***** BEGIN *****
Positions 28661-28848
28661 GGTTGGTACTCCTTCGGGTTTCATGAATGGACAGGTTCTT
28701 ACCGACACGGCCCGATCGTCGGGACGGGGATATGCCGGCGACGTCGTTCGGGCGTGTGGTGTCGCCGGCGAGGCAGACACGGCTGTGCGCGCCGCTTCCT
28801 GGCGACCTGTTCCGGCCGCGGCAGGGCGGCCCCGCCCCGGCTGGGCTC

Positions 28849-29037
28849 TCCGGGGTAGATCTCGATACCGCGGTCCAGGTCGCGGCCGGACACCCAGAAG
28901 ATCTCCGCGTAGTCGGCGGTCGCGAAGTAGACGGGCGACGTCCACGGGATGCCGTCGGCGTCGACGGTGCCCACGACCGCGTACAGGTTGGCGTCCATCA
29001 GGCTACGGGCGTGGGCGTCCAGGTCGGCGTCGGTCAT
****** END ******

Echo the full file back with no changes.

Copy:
Positions 28661-28848
28661 GGTTGGTACTCCTTCGGGTTTCATGAATGGACAGGTTCTT
28701 ACCGACACGGCCCGATCGTCGGGACGGGGATATGCCGGCGACGTCGTTCGGGCGTGTGGTGTCGCCGGCGAGGCAGACACGGCTGTGCGCGCCGCTTCCT
28801 GGCGACCTGTTCCGGCCGCGGCAGGGCGGCCCCGCCCCGGCTGGGCTC

Positions 28849-29037
28849 TCCGGGGTAGATCTCGATACCGCGGTCCAGGTCGCGGCCGGACACCCAGAAG
28901 ATCTCCGCGTAGTCGGCGGTCGCGAAGTAGACGGGCGACGTCCACGGGATGCCGTCGGCGTCGACGGTGCCCACGACCGCGTACAGGTTGGCGTCCATCA
29001 GGCTACGGGCGTGGGCGTCCAGGTCGGCGTCGGTCAT